Melton Fellow Wen Xiaozhuo facilitating the Sustainable Food Production workshop.

When asked what opinion she had about Samagra 2017, Wen Xiaozhuo, a graduate of the Zhejiang University (China), and the facilitator of the workshop Sustainable Food Production, she said that she was deeply touched by the participants’ enthusiasm and their eagerness to learn from, share their experiences and connect with her. She expressed that she found more similarities, rather than differences between Indians and the Chinese, as a result of which she felt right at home during the conference!

Participants of the workshop Innovation for Marginal Communities, hosted by Melton Fellow Tito Magero, in action.

Tito Magero, the facilitator of the workshop Innovation for Marginal Communities, loved the energy every participant, workshop facilitator, and Springboard Session speakers carried with them. He found that no one was solely teaching because everyone had something to learn from every individual. He said that not only did he give the participants of his workshop an idea of how to innovate in developing countries such as India, Ghana and Kenya, but he took away a good chunk of knowledge about the innovations taking place in India as well. He said that he feels even more equipped to facilitate innovate in his communities following the conference.

Independent filmmaker Vaishnavi Sundar raising the question about one’s true calling at Samagra 2017 Springboard Sessions.

Vaishnavi Sundar, an independent filmmaker, a feminist and a speaker at Samagra Springboard Sessions, experienced the crowd responsive and engaging. She said that she found it delightful to see young participants appreciating and acknowledging the points she was making. She was of the opinion that having people belonging to various cultures, in one place, opened up pathways to new perspectives and ideas. A part of her – so Vaishnavi – wishes that she were a student at BMSCE, getting to attend Samagra 2017!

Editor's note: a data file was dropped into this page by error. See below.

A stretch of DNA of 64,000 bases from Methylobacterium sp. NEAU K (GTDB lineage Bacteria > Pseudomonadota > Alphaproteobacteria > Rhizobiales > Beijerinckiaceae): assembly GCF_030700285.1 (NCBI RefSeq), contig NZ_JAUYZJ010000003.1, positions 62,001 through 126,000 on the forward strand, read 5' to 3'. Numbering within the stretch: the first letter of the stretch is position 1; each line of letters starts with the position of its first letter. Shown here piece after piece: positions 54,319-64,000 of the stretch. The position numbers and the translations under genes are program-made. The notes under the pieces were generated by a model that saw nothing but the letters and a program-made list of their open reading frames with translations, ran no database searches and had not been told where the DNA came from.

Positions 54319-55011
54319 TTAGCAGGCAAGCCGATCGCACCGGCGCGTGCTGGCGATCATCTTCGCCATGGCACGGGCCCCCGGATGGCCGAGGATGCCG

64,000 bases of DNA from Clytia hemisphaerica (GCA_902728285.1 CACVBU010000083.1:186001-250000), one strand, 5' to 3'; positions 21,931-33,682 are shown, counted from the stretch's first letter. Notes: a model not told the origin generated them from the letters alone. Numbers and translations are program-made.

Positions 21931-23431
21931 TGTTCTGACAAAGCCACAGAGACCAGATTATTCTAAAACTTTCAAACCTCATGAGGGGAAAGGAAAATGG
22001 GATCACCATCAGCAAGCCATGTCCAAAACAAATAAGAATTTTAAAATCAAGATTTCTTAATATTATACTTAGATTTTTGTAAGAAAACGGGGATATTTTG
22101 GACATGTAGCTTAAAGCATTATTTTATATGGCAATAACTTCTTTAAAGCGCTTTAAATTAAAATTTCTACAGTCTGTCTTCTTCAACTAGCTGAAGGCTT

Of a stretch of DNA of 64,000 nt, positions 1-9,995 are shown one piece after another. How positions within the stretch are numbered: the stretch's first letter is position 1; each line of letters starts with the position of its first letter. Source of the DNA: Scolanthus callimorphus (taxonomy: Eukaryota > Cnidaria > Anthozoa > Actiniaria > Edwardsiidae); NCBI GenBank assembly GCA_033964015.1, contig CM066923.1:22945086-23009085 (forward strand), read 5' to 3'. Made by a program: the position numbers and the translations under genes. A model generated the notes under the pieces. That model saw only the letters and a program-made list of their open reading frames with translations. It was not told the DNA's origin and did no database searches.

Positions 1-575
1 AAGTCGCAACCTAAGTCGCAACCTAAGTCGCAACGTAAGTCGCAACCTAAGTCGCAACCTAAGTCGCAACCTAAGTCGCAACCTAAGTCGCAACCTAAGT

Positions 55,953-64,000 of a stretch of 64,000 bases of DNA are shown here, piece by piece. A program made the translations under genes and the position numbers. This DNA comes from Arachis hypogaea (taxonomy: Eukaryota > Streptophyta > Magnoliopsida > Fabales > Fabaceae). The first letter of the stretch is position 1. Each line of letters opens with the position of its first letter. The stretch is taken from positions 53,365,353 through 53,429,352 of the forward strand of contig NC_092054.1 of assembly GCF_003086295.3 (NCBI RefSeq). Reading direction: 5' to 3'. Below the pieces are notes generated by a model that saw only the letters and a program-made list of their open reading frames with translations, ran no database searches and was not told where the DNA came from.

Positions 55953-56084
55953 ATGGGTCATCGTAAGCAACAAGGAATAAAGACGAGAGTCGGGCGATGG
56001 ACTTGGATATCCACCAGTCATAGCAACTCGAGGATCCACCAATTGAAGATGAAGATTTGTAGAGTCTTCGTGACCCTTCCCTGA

Before concluding the conference on the evening of November 5, participants develop own ideas of how they can actively tackle pressing issues in their communities. During the ‘Connecting the Dots’ sessions, they formed groups based on their area of interests and pooled in all the knowledge they had gathered over the course of the two days. One of the teams came up with the idea to create an app to report psychological abuse, others identified simple means for local communities to be more sustainable or formulated ideas to promote responsible ways of raising and educating children.

Thus, by forming these project groups, Samagra 2017 served as an impetus for sustainable, social change in the issues experienced at a global scale. Overall, all the participants, workshop facilitators and Springboard speakers found Samagra 2017 to be deeply enriching, insightful and a whole lot of fun. We are confident that the initiatives sparked at the conference will speak for itself!

Hungry for more? Check out our Flickr page for the Samagra 2017 photos diary!